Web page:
Yesterday marks the end of nearly ten years of a friendship with my car, my fire-engine-red, convertible Chrysler LeBarely.
If you have followed my history with cars in general, but especially the LeBaron—subsequently dubbed the LeBarely by my then wife — you know it’s been fun to own this car, but of late it has turned into a loathe/hate relationship.
Two years ago, at about this time of year, I received my DMV Registration renewal notice bearing the dreaded Smog Test Required notice. I had my doubts as to whether it would pass, since two years earlier the gentleman at the Smog Check facility gave me a raised eyebrow Passed certificate, muttering a prophetic “…barely.”
From there it was a downhill story leading to the eventual parking of my â€™91 LeBaron out on the street awaiting the necessary cash to fix it up and sell it out of state, or… I dunno… somethin’…
Part of what led to my eventual parking of the LeBarely was the CAP program California has, which — after throwing a minimum of $450 at mechanics to attempt to desuade your vehicle from being a gross polluter — eventually waives your responsibility to be smog compliant for the remainder of the registration period during which time you must either fix it at any cost to make it compliant or terminate driving it at the end of the registration period. [CAP Application Form – PDF]
I opted to park it, and drive instead a cheaper-to-insure â€™83 Mercedes Benz we had lying around. And then we began mulling over what to do with the LeBarely. I was advised by the friendly gal over at the Referee Scheduling Center that I may not sell the car within California without it passing smog. I asked “What if I want to sell it to someone who knows it cannot pass smog, but who wants to fix it.” I was advised that that was unwise because they may come back and sue me for selling them an unregisterable car.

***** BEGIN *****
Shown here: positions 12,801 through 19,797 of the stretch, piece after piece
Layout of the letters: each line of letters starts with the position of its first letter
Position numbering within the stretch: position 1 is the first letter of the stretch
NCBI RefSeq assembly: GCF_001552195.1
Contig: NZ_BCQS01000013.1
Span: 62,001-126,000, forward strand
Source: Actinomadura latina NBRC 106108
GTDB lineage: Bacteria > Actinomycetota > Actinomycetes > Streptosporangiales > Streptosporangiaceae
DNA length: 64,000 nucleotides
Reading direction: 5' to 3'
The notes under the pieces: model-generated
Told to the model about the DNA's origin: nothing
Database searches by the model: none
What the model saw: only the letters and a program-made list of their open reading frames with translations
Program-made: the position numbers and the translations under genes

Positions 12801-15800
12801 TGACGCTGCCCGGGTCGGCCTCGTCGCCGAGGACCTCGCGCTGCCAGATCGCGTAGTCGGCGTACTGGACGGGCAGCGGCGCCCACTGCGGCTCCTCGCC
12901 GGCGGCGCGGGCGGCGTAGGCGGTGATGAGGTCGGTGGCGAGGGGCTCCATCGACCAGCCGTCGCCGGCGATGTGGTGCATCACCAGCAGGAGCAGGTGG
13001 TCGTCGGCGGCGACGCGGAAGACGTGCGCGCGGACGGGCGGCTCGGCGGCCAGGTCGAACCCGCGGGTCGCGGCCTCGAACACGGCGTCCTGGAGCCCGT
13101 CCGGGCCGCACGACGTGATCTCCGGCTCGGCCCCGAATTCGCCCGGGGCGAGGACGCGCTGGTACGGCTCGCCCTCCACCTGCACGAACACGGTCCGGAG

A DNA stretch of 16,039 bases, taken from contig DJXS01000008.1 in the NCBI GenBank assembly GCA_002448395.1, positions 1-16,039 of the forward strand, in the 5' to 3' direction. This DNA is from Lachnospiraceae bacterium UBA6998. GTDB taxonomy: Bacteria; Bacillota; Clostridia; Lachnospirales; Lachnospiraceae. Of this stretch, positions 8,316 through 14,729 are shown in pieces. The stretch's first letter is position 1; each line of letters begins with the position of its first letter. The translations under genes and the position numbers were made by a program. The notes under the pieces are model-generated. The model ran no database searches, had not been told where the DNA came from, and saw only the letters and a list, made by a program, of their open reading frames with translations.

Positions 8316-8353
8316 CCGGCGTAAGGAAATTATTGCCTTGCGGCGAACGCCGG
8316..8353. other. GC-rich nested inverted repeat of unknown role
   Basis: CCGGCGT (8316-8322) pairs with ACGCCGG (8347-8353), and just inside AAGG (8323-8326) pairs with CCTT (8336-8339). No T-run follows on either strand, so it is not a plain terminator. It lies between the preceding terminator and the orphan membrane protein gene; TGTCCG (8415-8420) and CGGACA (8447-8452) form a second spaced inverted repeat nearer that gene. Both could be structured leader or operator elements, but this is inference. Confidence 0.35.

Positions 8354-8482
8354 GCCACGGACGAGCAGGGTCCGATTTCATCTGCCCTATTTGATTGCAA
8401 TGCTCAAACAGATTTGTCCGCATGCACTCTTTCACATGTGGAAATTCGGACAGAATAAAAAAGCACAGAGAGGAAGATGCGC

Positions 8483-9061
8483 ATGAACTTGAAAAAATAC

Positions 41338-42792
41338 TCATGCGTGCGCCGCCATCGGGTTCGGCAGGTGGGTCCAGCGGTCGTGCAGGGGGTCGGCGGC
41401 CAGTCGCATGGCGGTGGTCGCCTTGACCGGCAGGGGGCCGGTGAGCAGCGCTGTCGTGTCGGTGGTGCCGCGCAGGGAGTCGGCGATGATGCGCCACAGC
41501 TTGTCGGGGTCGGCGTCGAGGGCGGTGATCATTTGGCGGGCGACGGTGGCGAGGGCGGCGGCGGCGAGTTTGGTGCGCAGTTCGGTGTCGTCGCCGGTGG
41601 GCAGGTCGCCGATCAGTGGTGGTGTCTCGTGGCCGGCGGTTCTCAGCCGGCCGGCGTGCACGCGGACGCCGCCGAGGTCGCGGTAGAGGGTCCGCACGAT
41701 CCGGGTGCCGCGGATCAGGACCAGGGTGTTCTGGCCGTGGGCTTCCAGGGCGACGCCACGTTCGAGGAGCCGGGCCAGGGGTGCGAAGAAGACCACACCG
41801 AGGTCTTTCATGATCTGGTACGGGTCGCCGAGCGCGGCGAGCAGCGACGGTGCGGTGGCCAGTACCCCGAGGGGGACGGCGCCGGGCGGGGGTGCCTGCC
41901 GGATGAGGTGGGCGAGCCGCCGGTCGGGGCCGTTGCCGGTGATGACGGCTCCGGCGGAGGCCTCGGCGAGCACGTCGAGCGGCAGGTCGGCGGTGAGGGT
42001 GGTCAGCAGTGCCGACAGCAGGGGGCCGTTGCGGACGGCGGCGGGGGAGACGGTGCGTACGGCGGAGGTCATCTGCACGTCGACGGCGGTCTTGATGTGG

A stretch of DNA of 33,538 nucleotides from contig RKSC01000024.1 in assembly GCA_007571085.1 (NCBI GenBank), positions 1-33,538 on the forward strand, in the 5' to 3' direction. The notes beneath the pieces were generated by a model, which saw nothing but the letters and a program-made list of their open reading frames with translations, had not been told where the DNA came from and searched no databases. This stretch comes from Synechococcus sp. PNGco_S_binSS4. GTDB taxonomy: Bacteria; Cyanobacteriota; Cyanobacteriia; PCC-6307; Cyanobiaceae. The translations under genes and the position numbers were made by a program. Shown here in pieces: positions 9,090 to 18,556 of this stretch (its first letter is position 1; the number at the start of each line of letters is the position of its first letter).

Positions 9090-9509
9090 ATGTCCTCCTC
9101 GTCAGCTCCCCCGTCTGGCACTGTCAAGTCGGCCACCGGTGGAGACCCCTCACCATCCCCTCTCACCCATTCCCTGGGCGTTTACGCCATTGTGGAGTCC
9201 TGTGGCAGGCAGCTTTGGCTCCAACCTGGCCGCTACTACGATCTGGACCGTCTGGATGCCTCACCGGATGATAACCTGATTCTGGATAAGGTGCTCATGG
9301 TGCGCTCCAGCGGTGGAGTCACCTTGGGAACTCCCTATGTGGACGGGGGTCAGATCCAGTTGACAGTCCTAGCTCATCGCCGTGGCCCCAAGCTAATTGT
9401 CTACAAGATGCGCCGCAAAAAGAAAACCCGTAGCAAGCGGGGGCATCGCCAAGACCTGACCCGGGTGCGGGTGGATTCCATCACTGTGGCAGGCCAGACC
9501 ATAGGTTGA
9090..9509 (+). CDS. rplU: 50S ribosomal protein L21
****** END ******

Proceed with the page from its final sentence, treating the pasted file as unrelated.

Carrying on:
“But what if they agree to buy it unregisterable in writing?”
“I cannot advise you on what to do with your car, sir.”
“Well, what if I sell it to someone who lives in another state who doesn’t have environmental laws protecting the Ethiopian Mildew Moth, or whatever, from slightly polluted air?”
“I do not know the environmental laws from other states, sir.”
“Is there any law prohibiting me from selling it on eBay to someone out of state telling them they must take it out of the state?”
“How much do you expect to get for it on eBay, sir?” she enquired, sounding both fascinated and condescending at the same moment.
“I dunno. $300? $600… whatever the market will determine. I don’t care. I can’t drive it, and I can’t afford to fix it. It’s of no use to me.”
“Why don’t you wait a month or two until you get your next Registration Renewal Notice, and then apply for the Vehicle Retirement Program? If you’re accepted—and it sounds like you will be — they’ll pay you $1000 for your car.”
“A thous….?!” I choked. I could maybe get $1500 for it with a new ragtop and a smog-passable engine. No way could I get $1000 for it in its current condition any other way.
Long story short. I applied, was accepted, and…
I Sold My Car to Arnold Schwarzenegger
In preparation for yesterday’s drive to the Approved Vehicle Retirement Facility in Chula Vista—the only one in San Diego County— I charged the battery overnight on Monday, because
- the battery was so dead the LED on my stereo’s fake security system wouldn’t even light (and I think those things glow if you merely rub a balloon on your head).
I then disconnected the charger once it indicated the battery was fully charged, and turned the key.
Nothing, except that everything else except the engine–lights, radio, horn, interior thingies—everything worked.